Since the tide was still in when we hiked down to our spot, and didn’t see much activity, we decided to explore another location to the West for clues on where these fish were hiding. After finding the public access trail and walking for several hundred yards, it became evident that there were no fish in that section of the river.
We decided to high tail it back to our first location and wait out the tide change. I really like to fish this area on the low low tide, especially two hours before the low and two hours post low, on the flood. It pushes the fish in waves, and the incoming has been predictably good. Once the tide lowered the fish were on the move and I almost immediately picked up a nice 10+ lb buck. And then shortly after another buck, but smaller of around 8 lbs.
Charles was having a bit of a more difficult time, and then it happened. Just as he went to make a cast, the tip of his Sage XP folded in half and blew up. He was looking around wondering what’d happened and I told him “hey, you’re rod broke”. He was like “HUH?” What a time for this to happen, just as schools of fish were swarming around. I gave him my keys and told him to make the mile long hike back to the truck and grab my backup rod and rush back ASAP.
Once he got back and re-strung up with the new rod, the fish were all over the place. I made a few casts, and then wham-O I had a nicer hen that put a decent bend to my GLX Classic 8 wt. I thought it had it under control and then SNAP!!!! My rod taco’d like a toothpick at the second section closest to the handle. DARN! Those were the exact words that came out of my mouth, but my immediate thoughts were that this was God’s way of making me suffer by watching my friend fish the rest of the day with my rod. That wasn’t going to be an acceptable option, so I thought of piecing one of the sections of Sage to the GLoomis, which didn’t work since the Loomis rods have smaller diameter graphite. What I did end up doing was taking the 3 pieces from the XP and the top two sections of the GLX and putting them together at the break of the GLX. Surprisingly, it worked! The new Frankenstein of a rod was equivlant to a 11’6″ switch rod. I made a couple of false casts and decided to continue fishing with the mating.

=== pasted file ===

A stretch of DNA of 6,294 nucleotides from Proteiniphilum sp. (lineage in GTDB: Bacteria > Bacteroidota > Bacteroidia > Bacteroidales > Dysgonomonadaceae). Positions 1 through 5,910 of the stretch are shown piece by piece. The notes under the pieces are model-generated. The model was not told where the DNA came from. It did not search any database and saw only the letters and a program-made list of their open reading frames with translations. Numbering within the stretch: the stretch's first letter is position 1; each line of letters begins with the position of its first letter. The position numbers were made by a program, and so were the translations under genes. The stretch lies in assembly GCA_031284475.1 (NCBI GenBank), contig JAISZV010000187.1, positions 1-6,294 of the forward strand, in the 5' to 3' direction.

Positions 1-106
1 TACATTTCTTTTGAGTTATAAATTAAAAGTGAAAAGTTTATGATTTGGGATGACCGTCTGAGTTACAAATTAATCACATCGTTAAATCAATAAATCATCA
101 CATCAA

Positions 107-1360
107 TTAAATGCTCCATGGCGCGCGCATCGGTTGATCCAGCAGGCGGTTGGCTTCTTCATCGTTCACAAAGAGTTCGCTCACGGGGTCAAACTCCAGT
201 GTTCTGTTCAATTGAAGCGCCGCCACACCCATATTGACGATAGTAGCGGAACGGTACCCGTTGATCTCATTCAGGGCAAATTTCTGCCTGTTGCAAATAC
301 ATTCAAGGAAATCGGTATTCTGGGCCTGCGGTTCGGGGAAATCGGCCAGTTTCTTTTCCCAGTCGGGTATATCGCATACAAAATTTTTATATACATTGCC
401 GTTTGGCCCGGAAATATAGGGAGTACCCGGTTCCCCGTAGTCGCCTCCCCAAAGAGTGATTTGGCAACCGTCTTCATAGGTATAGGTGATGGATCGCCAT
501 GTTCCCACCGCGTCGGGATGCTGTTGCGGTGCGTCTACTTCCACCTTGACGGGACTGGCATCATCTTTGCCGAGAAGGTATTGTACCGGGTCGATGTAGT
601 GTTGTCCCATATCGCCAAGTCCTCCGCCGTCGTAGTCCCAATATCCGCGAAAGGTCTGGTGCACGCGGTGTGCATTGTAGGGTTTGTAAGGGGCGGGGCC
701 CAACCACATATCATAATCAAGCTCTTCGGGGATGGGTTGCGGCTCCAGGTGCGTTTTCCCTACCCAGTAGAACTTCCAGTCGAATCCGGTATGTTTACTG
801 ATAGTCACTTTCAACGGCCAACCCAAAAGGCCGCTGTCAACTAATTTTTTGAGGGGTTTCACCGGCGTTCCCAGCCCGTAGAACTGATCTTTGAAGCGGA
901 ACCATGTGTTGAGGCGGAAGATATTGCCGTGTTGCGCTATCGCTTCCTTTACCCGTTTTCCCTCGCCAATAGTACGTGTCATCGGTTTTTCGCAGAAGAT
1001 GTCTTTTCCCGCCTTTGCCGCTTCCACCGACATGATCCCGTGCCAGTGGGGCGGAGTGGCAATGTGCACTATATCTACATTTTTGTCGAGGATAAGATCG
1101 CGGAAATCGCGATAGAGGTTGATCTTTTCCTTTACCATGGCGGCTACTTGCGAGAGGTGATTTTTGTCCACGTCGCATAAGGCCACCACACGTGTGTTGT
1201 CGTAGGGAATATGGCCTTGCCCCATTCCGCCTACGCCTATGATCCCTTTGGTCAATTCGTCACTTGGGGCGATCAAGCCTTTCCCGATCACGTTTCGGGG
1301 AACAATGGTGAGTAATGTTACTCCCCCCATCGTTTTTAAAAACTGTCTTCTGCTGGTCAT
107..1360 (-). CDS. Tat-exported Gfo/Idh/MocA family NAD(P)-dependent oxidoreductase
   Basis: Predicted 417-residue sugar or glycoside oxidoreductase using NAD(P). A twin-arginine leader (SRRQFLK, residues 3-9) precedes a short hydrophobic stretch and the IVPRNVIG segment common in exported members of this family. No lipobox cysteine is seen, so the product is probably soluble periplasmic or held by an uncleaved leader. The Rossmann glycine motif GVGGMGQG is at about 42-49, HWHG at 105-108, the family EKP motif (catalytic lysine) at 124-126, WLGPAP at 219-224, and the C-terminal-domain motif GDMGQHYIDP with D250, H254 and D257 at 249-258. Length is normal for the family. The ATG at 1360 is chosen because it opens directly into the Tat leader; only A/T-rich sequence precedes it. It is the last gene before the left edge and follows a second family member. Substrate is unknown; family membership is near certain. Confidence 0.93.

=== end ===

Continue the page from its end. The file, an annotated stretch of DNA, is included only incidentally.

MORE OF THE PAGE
The action was all jacked up, due to the extra length, but also the action of the two different rods. First of all, it was heavy and my wrist and arms felt it bey the end of the day. Secondly, it felt odd, with a softer and heavier bottom section of the XP and the fast action of the tip top.
I proceeded to catch more fish with the new creation, but I can tell you that it wasn’t the most pleasant or enjoyable casting, but it beats sitting on the shore, while watching wave after wave of fish pass by. I did try to fish with my full clear camo line from Cortland, which I don’t think Im completely sold on this as I prefer a little more of a sink and drop of my fly. I would fish a multi-tip line with a salmon (type3), yellow in the case of RIO, light blue braid for AIRFLO. I think that this puts the fly better into the fish zone and could have help hook and land more fish.
Chuck ended up catching his first salmon at this fishery as he has been trying to hook one of these beauties for a few years now. He was all smiles for the pic. Even though it was clear, warm, and very bright out, these Coho aren’t too bothered by the surroundings and are more influenced by the tides and the conditions.
This may be my close to my last outings to this beach as I’ll be looking for other opportunities and to learn new systems as to enhance my fishing experiences. In the meantime, I don’t mind sending the rod back for repair and having 4 nicely butterflied Coho fillets will be a good reminder of this years run.